The inquests, which were postponed due to the Covid-19 pandemic, are expected to last between eight and 10 weeks.

Sentencing Port in 2016, Mr Justice Openshaw said: “The murders were committed as part of a persistent course of conduct of the defendant.”

The Metropolitan police said it was offering every support to the families, and had been assisting the coroner for some months in providing all statements and information required to aid the jury “in thoroughly examining what happened.”

In a statement, Commander Jon Savell, head of profession for investigations at the force, said: “At the time of Port’s conviction, we apologised to the victims’ families and Daniel Whitworth’s partner for how we initially responded to the deaths, and I would like to apologise again.

“It is extremely important to us that members of the LGBT+ communities trust the police and feel confident they are being provided with the best possible service. We welcome the help and support of our independent advisors and a whole range of community partners to help us achieve this.”

Continue Reading
Click to comment

Leave a Reply

Your email address will not be published.

5 × 5 =

News

Supreme Court Dismisses Suit Challenging Adeleke’s Candidacy

The Supreme Court has affirmed Ademola Adeleke as the authentic candidate of the Peoples Democratic Party, PDP in the just concluded Osun State Governorship Election.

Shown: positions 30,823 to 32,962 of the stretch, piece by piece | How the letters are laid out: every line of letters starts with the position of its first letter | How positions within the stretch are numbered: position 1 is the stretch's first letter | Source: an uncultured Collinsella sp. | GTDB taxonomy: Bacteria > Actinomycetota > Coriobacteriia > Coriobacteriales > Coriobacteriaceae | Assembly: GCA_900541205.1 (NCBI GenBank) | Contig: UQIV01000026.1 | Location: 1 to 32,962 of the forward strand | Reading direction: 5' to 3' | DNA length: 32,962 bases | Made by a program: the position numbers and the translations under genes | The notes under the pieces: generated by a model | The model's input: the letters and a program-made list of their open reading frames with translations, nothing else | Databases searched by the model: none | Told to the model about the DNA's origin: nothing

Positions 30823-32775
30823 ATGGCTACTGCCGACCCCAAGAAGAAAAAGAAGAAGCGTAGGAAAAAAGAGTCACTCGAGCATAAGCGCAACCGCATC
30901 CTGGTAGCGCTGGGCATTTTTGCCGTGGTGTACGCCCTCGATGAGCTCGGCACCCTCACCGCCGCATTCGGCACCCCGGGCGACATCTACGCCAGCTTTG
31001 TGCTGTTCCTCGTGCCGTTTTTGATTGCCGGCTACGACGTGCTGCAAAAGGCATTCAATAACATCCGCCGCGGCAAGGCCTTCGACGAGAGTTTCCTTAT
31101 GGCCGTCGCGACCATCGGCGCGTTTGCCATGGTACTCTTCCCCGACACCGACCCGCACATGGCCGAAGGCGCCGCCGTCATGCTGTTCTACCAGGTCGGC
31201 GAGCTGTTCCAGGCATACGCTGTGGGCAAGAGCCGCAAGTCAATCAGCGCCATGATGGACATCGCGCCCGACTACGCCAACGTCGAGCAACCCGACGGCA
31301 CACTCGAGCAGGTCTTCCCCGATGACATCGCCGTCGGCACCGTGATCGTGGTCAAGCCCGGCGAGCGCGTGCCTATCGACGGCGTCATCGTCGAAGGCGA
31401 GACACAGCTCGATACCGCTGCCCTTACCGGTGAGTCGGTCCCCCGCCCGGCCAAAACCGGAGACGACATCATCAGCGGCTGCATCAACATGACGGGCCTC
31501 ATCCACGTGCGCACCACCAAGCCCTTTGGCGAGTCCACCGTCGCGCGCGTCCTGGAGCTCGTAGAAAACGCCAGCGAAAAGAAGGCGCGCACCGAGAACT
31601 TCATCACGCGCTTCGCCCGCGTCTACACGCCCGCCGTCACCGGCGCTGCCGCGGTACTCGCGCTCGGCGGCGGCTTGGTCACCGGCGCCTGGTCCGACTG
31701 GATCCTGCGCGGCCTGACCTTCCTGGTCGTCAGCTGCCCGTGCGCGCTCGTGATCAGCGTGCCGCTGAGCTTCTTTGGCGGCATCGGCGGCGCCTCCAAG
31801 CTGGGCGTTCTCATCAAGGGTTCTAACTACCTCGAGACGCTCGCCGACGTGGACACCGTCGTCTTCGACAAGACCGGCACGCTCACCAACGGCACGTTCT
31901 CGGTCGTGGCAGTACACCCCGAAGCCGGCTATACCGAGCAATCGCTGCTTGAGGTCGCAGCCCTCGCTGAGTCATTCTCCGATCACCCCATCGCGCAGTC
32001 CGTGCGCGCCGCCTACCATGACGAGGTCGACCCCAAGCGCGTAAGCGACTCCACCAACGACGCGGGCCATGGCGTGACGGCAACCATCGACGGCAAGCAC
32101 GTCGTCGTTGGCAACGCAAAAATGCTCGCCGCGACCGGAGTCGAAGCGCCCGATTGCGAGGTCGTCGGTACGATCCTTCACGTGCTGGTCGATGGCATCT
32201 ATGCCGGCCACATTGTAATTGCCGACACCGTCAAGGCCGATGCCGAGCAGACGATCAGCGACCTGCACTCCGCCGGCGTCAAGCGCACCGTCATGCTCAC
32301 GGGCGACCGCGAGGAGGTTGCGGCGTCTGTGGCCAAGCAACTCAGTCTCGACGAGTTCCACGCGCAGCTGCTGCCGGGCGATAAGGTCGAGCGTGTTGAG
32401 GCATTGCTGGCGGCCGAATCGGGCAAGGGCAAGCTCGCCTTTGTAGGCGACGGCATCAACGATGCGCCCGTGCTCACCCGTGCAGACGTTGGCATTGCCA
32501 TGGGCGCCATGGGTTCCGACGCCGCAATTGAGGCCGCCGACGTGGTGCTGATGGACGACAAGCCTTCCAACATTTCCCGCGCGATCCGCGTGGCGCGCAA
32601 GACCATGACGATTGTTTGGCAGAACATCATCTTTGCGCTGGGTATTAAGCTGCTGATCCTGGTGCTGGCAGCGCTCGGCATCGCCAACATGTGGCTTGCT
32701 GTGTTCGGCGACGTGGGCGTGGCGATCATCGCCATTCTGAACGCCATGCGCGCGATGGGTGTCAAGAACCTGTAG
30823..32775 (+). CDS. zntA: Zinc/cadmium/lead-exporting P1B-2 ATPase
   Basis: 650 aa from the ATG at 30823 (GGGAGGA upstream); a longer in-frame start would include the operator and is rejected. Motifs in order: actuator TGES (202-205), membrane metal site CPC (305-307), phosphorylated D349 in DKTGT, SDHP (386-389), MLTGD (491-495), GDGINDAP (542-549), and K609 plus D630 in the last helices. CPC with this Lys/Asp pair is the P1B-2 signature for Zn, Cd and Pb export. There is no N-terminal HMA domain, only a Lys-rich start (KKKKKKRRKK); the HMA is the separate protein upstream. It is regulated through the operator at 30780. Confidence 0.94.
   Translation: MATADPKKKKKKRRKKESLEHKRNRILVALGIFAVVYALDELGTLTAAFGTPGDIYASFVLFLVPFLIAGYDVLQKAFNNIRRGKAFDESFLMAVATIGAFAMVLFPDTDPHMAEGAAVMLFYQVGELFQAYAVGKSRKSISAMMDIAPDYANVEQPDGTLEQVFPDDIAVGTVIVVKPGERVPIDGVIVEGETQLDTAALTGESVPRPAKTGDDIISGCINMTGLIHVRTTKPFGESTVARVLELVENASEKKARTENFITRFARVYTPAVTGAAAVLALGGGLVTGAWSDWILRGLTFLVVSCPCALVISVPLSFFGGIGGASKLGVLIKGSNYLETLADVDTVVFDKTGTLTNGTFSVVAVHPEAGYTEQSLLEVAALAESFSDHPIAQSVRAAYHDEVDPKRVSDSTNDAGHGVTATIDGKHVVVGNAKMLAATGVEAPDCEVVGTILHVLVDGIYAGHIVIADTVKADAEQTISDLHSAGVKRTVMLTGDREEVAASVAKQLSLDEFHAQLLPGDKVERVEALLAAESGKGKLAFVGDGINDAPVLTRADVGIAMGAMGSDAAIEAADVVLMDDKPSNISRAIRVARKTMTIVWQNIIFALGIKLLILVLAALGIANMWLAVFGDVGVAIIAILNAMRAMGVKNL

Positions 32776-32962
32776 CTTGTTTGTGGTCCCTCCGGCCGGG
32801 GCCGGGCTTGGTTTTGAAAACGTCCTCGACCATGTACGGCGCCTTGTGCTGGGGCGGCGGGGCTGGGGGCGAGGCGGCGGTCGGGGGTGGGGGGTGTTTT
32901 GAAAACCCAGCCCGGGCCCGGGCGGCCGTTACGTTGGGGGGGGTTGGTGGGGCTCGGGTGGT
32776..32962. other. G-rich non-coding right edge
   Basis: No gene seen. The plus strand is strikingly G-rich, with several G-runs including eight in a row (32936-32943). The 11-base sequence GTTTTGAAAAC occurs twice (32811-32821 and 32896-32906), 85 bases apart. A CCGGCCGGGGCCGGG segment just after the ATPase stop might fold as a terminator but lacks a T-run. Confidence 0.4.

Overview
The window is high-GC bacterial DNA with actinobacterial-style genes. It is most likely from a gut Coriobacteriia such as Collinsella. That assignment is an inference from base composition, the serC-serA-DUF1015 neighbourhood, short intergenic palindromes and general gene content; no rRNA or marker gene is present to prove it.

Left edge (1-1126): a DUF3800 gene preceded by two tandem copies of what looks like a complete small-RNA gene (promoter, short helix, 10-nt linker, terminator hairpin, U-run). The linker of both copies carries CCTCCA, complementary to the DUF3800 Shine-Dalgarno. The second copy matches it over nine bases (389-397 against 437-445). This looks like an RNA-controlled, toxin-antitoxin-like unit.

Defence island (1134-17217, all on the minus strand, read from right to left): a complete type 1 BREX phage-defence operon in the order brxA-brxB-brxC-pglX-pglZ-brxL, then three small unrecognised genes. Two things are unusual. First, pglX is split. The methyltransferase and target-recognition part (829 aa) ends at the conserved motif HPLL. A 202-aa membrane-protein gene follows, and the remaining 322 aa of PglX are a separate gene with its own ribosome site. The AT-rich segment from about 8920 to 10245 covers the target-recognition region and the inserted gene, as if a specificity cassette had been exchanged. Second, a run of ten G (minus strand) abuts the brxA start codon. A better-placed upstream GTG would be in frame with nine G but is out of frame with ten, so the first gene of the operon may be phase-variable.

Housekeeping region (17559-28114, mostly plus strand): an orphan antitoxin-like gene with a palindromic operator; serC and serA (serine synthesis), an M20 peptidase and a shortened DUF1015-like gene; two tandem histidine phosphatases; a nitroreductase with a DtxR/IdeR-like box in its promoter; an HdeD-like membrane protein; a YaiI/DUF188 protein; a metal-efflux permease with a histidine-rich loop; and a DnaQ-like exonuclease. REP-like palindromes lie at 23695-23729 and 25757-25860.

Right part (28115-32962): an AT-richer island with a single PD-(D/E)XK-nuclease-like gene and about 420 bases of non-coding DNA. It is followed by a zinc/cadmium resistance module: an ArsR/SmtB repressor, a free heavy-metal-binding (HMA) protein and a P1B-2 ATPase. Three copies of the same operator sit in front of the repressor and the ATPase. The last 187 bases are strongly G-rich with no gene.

This has laid to rest the suit filed by Dotun Babayemi, a governorship aspirant of the party who sought the invalidation of Adeleke’s victory.

In a judgement delivered by Justice Amina Augie, the five-member panel held that the court lacked jurisdiction to hear the suit after counsel for the appellant, Adebayo Adelodun, withdrew the earlier notice of appeal that was filed within time.

At the resumed hearing, Adelodun, who represented the appellant and Babayemi informed the court that he sought to withdraw the earlier notice of appeal to replace it with the fresh application he filed.

But the panel held that Section 285(11) of the constitution stipulated that an appeal on a pre-election matter must be filed within 14 days from the day of the decision, and that having filed the second appeal out of time, the apex court lacked jurisdiction to entertain the matter.